Cheating At Solitaire
Time Bomb Records
Fronting Social Distortion for 18 years has changed Mike Ness. You neednt worry. Hes still a product of the L.A. punk scene and he wears his skin-soaked tattoos as proudly as the next guy. But last year, between Social Distortion albums, Mike felt the need to step out with a solo release. An enormous fan of traditional country music, bluegrass, and rockabilly, Ness put together a clever selection of self-penned stage hoppers entitled Cheating At Solitaire.
As a kid growing up on the streets of Fullerton, California, Ness found his influences in the rebel strains of country rock. The back cover of Cheating At Solitaire reads: as a boy his role models were not presidents and athletes; they were gangsters and junkie guitar players. Johnny Cash, Creedence Clearwater Revival, Hank Williams, and the Stones were the daily diet for Ness as he cut his teeth on musics wilder side. The great American punk scene hit a teenage Ness with the Ramones, the Clash, and the Sex Pistols sweeping across North America like pied pipers of rabble-rousers. Ness joined right in.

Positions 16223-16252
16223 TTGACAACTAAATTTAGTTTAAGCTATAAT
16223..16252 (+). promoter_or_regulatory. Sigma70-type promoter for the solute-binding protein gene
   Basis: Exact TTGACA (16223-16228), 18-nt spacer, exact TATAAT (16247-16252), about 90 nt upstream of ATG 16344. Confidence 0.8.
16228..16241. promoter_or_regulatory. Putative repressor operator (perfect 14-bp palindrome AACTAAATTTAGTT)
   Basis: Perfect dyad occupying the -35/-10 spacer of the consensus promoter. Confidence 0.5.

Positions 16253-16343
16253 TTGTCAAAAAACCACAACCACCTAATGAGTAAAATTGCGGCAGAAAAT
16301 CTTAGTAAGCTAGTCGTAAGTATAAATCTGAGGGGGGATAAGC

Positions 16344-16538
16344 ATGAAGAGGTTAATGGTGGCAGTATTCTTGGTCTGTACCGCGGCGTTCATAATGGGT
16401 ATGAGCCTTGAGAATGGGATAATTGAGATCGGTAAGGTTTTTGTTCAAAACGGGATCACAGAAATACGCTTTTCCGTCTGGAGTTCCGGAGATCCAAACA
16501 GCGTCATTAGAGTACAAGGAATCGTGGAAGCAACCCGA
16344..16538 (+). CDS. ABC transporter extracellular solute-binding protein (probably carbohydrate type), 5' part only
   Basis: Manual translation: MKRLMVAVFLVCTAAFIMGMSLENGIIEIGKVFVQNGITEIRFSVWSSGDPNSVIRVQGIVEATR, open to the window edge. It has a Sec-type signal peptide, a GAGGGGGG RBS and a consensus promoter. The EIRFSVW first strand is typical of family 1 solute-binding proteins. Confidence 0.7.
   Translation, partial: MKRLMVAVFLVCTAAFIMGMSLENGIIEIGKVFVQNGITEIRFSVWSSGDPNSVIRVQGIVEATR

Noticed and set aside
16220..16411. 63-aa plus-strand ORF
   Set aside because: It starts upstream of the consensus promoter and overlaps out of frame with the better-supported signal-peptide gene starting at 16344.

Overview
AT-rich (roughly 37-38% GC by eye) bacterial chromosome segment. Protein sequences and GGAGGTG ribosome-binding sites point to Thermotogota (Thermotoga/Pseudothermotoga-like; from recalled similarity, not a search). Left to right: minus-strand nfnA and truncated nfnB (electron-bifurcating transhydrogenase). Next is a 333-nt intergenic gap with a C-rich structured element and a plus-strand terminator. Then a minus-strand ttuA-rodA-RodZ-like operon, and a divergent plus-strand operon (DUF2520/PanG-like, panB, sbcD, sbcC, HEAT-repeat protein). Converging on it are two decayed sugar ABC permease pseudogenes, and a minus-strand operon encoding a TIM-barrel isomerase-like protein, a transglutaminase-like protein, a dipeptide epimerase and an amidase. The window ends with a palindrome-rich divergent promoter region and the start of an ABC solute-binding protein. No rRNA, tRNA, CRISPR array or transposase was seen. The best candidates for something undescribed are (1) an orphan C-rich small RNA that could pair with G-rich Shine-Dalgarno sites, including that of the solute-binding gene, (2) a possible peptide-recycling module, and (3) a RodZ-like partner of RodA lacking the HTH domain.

Social Distortion was Mikes garage band that would eventually put him on the world stage. After nearly twenty years, Ness found his voice turning to the plight of working class America, and Cheating At Solitaire gives him the platform to sell his goods. To make it truly authentic, Bruce Springsteen helps out with vocals on Misery Loves Company. Brian Setzer also lends a hand on Crime Dont Pay. Yet for the most part, the solo effort gives Ness complete freedom to flaunt the inspiration he derives from his youth.
During his Philadelphia stop, Ness (and his smokin tour band) bulldozed through nearly the complete record set with a couple of Social D tracks added to spice up the night. Highlights were Long Black Veil, Crime Dont Pay, Rest Of Our Lives, and Ballad of a Lonely Man.